FCAs Crypto Ban is Unlikely to Work

Racehorses, Betfair and Unintended Consequences

I’ve been involved in Crypto and Blockchain space for six years now. For good or for worse, I have spent most of my career working on non speculative uses of crypto e.g. payments, enterprise applications, e-commerce and such. I have seen crypto do an enormous amount of good for humanity in emerging markets in particular and elsewhere too - and all this while I have argued that well designed regulation is a positive force for digital asset/crypto markets.

For the very same reason, I am also part of the global crypto analyst community from the traditional banking world that opposed India’s crypto ban, China’s crypto ban and now the UK’s crypto derivatives ban. and I have never seen a crypto ban of any sort work and I have seen crypto bans prove rather counterproductive. Let’s explore the latest in the ban-series.

First the news:

UK's FCA bans retail crypto derivatives after year-long consideration

See the link here: FCAs Ban. This is what we know.

  1. It’s well intentioned and aimed at protecting retail customers.

  2. It was well managed through a systematic and well researched consultation process.

  3. It was motivated by a long series of online and offline of consumer complaints from retail customers who were trading some of the highest risk instruments currently accessible to retail anywhere in the world.

  4. It’s consistent with restrictions on other (non crypto) leveraged financial instruments such as CFDs but inconsistent with one of our £10.5bn industries ( read on to break suspense ).

  5. Much of the reasoning cited by the FCA (lack of quality market data and indices) is also rather reasonable although we won’t go into how important that argument is in the context of JPMCs recent $920m fine for manipulating the most liquid market into the world served by the highest quality market data sources.

Why Won’t It Work?

Derivatives contracts are funny creatures. They can morph into things that don’t look like derivatives at all. However, I won’t even go into the arbitrage argument here. We have much more important arguments to ponder.

1. Grandma Isn’t Trading Onshore Anyway

Thanks to Coindesk and Noelle for this valuable piece of data. Kraken Futures, which is fully UK regulated and imposes low leverage limits on retail customers is quite further down in terms of market share compared to much bigger venues that are not. Coinshares which will be hurt the most isn’t on the table at all.

The implication is, this well intentioned measure will penalise regulated venues and push volumes to unregulated venues. Does that help or hurt consumer protection is anybody’s guess.

2. Reverse Solicitation

First, the FCA generally has no jurisdiction on a crypto derivatives exchanges that’s based outside the UK. If a UK customer decides to trade 100x monthly SushiSwap futures on an exchange based in Timbuktu which is not actively marketing (you’d have to ask a lawyer what market is and is not) its services in the UK, then there’s not a whole lot the UK regulator can do about it.

This legal defense is known as “reverse solicitation”. It’s not the exchange that’s soliciting the customer, it’s the customer soliciting the exchange. There are a few prongs that are required to be met for reverse solicitation to apply but much of it relies on the debate around what constitutes marketing and what doesn’t.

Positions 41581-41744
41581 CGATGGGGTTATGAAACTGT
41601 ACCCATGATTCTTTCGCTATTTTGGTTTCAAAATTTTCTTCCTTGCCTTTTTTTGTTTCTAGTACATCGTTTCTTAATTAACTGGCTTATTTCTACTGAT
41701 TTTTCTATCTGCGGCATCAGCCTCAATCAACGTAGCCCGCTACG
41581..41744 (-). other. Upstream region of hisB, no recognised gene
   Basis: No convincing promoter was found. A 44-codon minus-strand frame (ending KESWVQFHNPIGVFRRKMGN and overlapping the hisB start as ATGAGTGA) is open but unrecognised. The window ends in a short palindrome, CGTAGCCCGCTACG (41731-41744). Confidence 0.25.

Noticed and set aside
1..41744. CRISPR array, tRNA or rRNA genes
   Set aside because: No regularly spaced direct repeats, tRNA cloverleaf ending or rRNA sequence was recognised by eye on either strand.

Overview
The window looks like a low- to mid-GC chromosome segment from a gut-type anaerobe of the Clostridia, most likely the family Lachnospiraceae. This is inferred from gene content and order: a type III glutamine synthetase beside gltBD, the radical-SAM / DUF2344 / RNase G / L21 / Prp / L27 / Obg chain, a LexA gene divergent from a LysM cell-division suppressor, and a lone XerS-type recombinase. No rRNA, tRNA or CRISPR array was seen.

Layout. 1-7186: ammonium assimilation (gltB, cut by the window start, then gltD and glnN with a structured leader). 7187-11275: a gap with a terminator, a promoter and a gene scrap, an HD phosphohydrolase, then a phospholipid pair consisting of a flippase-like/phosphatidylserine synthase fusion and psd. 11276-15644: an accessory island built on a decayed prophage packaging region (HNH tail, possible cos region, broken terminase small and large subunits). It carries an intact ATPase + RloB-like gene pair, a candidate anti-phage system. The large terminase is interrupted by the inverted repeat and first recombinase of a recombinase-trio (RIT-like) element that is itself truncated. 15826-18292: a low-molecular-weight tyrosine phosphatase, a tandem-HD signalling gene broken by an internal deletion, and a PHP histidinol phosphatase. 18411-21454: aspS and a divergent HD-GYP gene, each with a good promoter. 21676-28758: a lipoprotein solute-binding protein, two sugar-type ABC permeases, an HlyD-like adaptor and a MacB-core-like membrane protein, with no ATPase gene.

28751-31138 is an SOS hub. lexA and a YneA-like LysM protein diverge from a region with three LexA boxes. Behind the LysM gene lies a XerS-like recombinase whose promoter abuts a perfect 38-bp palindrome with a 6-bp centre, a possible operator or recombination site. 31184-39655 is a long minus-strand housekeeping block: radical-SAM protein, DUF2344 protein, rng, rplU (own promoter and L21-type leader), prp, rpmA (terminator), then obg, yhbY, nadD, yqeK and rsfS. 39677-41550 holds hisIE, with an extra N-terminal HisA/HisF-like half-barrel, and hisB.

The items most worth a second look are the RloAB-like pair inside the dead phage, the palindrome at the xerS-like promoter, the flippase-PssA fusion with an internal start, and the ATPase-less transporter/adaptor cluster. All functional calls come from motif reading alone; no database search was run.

3. Crypto Onramps to Offshore Venues

The other lever a regulator has is fiat onramps and offramps. The regulator can certainly close fiat onramps to noncompliant exchanges. However, a consumer that’s truly committed to attempting Seppukku on 100x sushi futures can always buy sushi on a compliant onshore spot exchange and move his sushi to a wallet on an offshore noncompliant exchange for trading such high risk instruments.

Indeed, no regulator can protect a customer hell bent on hurting herself from herself. By banning regulated access (which is the only one a regulator can ban), the only thing a regulator can achieve is to incentivise the consumer to hurt herself somewhere else.

A section for boomers

According to the FCA’s estimate, if unsophisticated retail customers are denied access to high risk instruments, such customers might save £53mn in losses (on regulated venues). Crypto critics and blockchain trolls will argue that retail consumers have few economic reason to trade 100x Quarterly Sushi token Futures any more than she has a valid economic reason to trade 100x leverage coal futures, Baht/GBP futures or electricity futures. They are probably correct. Highly leveraged derivatives on highly volatile assets are best left to institutions who aggregate and hedge risk for retail with well paid experts and machinery and capital requirements.

However, leverage and margin limits solve precisely that issue. Further 2x/3x crypto futures can be a very valuable hedging instrument for retail crypto traders.

Not just that one man’s speculation is another man’s hedging but let’s look at the sort of economic activity we actually allow and promote in our country. We live in the country of racehorses and epic sports betting. We are legendary gamblers and it’s one of the traits that made Britannia Rule the seas for at least four centuries, and then run global investment banking for at least one. When asked to stop, we tend to simply gamble elsewhere (e.g. in shadow banking instead of banking).

Now let’s compare that £53 mn with the £10bn that the gambling industry makes in the UK and the 100,000 jobs it sustains.

Now let’s say we ban the gambling industry in the UK… which doesn’t even pretend to hedge any risks (maybe apart from racehorse risk) and … If you think I am Going all Pirates of the Caribbean on this? Well here we go with more data.